Counter-Terrorism: Fatal Contradictions


October 18, 2013: Al Qaeda leader Ayman al Zawahiri recently released an audio message, via the Internet, in which he blamed moderate Moslems for preventing more conservative or radical Moslems from taking control in the wake of the Arab Spring uprisings in 2011. This is a remarkable statement because in the past al Qaeda and other Islamic radical groups called on moderate Moslems to join them in overthrowing oppressive governments and share power once that was done. But Zawahiri correctly noted that whenever that happened the Islamic radicals pushed the more moderate Moslems aside and tried to establish an Islamic (religious) dictatorship. This failed because the moderates were more numerous and unwilling to submit to another dictatorship. At least that’s what happened in Tunisia and Egypt. In Iraq and Afghanistan the Islamic radicals never got to share power because in both those places the radicals revealed themselves as violent thugs early on.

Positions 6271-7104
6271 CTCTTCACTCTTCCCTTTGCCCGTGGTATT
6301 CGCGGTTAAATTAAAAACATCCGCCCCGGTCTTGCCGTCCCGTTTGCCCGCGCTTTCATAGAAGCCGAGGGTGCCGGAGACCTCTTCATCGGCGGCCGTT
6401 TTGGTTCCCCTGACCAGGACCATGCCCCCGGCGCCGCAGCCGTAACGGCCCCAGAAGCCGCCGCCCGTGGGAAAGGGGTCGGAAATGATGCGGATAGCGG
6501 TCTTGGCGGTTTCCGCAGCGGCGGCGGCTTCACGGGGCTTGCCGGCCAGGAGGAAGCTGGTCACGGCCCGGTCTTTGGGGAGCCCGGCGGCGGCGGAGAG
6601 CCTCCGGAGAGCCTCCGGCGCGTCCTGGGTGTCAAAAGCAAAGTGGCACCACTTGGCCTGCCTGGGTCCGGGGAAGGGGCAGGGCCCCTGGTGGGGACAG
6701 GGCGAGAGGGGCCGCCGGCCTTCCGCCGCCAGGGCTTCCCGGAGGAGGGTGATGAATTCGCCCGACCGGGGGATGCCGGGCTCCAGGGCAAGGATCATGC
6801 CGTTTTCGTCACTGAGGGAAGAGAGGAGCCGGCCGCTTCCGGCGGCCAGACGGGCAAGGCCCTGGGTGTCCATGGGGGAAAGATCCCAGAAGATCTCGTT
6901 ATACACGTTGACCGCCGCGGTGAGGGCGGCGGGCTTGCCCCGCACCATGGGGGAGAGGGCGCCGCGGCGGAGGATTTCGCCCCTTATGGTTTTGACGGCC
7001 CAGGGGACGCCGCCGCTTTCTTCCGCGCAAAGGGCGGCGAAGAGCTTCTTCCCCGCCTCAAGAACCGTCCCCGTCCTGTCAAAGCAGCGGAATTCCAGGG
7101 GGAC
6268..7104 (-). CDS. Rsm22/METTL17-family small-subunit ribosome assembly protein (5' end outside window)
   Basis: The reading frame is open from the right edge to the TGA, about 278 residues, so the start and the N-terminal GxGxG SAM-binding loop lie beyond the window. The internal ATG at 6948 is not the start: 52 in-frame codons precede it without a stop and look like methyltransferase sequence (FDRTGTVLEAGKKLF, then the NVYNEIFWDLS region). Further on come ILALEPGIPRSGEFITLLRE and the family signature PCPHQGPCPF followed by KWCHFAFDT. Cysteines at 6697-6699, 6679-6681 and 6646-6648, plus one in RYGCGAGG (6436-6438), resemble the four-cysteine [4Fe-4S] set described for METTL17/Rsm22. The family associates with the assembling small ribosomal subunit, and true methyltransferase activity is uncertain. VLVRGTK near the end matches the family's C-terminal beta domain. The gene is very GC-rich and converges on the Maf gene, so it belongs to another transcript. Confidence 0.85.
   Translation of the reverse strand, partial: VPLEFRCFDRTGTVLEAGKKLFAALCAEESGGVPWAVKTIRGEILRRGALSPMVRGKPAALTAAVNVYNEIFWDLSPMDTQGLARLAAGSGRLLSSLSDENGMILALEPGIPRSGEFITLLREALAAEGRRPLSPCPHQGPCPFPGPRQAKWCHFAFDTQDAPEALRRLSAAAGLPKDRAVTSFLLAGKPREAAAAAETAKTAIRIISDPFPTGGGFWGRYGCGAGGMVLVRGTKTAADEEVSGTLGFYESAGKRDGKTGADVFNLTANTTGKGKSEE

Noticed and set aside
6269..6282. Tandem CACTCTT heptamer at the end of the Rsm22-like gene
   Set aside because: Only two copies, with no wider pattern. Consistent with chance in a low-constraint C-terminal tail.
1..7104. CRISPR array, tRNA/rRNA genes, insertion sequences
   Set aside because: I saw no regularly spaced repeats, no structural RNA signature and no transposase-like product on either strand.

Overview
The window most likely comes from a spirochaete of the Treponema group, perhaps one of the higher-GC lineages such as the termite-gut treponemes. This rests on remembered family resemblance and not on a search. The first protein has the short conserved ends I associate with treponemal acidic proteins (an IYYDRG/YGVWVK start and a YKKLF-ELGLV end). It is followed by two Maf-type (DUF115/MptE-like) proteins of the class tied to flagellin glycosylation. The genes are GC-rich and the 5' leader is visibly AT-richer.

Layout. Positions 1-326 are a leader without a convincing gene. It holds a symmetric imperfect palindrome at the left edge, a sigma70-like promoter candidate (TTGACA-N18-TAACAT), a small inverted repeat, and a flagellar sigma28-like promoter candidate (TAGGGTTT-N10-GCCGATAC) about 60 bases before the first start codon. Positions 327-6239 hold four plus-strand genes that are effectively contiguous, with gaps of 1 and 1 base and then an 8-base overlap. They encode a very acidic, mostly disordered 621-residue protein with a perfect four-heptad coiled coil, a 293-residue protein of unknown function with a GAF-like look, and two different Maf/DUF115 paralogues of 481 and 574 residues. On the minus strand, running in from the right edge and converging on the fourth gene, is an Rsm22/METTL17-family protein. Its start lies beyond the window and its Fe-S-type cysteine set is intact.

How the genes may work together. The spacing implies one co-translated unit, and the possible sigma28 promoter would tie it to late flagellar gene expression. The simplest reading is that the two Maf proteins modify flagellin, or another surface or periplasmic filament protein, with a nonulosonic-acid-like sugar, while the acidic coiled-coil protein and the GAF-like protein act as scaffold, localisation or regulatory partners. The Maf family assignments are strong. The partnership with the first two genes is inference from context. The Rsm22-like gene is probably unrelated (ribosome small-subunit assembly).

Al Qaeda and Zawahiri accuse the moderate Moslems as being bad Moslems for their opposition to using Islamic law (sharia) to govern secular and religious affairs. During the 7th century, when Islam was founded, the intent was that sharia would apply to all aspects of life for Moslems. But those who had to actually govern found that this did not work in practice, in part because there was no (and still is not) supreme authority to interpret sharia law. Thus the rulers and the clergy were feuding over the true meaning of sharia from the beginning. Naturally, the guys with the weapons won these arguments. This is how al Qaeda justifies the use of weapons and terror to establish the true religious dictatorship they believe Islamic law requires. Unfortunately, even among Islamic fundamentalists there is still no agreement on how to interpret sharia, which is why Islamic radical groups often fight each other. This tendency to drift into constant feuding and violence has been a problem with militant Islamic conservatives for over a thousand years. While modern technology makes this Islamic terrorism more widespread and lethal, the built-in self-destruction of Islamic radicalism remains and most Moslems realize it.





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